Thabo David Mofokeng

Thabo David Mofokeng, born on July 3, 1981, in Boksburg, has faced numerous challenges throughout his life but has remained determined to pursue his passions and make a positive impact on his community.

At the age of 1, Thabo was diagnosed with Yellow Jaundice, which resulted in a year-long stay at Leratong Hospital. At 4 years old, he experienced partial blindness in both eyes due to Glaucoma. Raised by his grandmother, who had limited income, Thabo relied on state support for his education. He attended Thiboloha School for the Deaf and Blind in QwaQwa, Free State. Tragically, Thabo’s grandmother passed away in 1997, leaving him without a caregiver. Social workers placed him in the Tshireletsong Children’s Home in Bloemfontein. When he turned 18, Thabo’s eye condition worsened, leading to a year-long break from school for intensive treatment. However, he persevered and enrolled in Grade 11 at The Philadelphia School for the Blind in Pretoria, where he eventually completed his matriculation.

In 2003, Thabo pursued his passion for assisting the physically challenged by attending Optima College for the Blind. He chose Orientation and Mobility (O&M) as his course of study. Following the completion of the one-year program, Thabo sought employment at the National Council for the Blind (NCB) but faced limited success. Instead, he turned to his other passion—dancing and music. He auditioned at the Sebikwa Art Centre in Benoni and secured a learnership at Mapssita, where he studied dance, music, and African drumming.

Thabo’s achievements at the Sebikwa Art Centre were noteworthy, as he excelled in his studies despite being the only physically challenged learner at the time. After graduating, he landed a part-time job at Masutsa Dance Theatre in Qwa-Qwa, where he served as a resident choreographer and managed outreach programs for African Drumming.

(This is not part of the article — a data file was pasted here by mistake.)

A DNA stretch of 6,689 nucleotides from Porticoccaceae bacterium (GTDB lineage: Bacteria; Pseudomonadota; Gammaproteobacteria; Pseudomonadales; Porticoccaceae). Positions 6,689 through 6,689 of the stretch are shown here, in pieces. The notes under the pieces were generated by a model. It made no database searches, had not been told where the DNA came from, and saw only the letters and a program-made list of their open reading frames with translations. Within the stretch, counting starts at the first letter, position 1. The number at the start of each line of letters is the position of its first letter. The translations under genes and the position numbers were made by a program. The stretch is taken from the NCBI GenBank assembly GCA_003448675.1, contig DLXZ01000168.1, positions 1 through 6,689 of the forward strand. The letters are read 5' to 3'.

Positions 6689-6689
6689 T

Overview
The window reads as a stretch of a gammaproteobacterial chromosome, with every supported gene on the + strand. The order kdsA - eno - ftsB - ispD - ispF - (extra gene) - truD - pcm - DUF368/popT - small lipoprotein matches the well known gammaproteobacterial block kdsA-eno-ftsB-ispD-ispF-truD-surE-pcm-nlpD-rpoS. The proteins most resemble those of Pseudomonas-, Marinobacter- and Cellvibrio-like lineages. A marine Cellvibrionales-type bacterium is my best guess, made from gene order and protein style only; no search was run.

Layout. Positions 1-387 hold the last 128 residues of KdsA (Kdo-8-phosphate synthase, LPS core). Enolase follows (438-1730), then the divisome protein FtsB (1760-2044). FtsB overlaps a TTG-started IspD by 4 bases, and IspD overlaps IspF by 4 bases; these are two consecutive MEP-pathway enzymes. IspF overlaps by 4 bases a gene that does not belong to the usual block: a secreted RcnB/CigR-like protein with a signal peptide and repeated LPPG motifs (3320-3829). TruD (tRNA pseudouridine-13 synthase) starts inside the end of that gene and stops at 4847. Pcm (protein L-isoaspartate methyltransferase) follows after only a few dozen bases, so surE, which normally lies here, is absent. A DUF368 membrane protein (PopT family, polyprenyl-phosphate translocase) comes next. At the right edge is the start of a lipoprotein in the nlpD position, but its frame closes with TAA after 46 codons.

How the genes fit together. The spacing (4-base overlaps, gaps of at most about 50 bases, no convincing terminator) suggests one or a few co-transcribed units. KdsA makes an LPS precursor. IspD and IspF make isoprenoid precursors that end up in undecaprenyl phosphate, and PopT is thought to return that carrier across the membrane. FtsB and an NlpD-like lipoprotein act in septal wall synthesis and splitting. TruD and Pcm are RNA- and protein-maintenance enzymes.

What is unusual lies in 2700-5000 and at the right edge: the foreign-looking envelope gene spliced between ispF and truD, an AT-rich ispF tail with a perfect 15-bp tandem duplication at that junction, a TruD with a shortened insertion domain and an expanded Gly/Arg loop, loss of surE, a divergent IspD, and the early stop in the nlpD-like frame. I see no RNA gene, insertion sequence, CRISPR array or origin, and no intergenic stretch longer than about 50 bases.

In 2011, Thabo faced another setback when his Glaucoma worsened, resulting in complete vision loss in his right eye. This prevented him from continuing his work at Masuta Dance Theatre. Undeterred by the disease, Thabo founded his own group, Jazz Afro Arts Productions, which focuses on uplifting underprivileged communities through African drumming.

Thabo strongly believes in giving back to the communities that have supported him. With his small disability grant from the state, he finances Jazz Afro Arts Productions. The initiative has been able to volunteer its services to schools and community development programs. However, the current funding is no longer sustainable, and Thabo seeks outside support to continue the important work of Jazz Afro Arts Productions.

Despite the challenges he has faced, Thabo remains resilient and committed to making a difference. His love for music, dancing, and community upliftment drives him to overcome obstacles and inspire others with his positive attitude and dedication.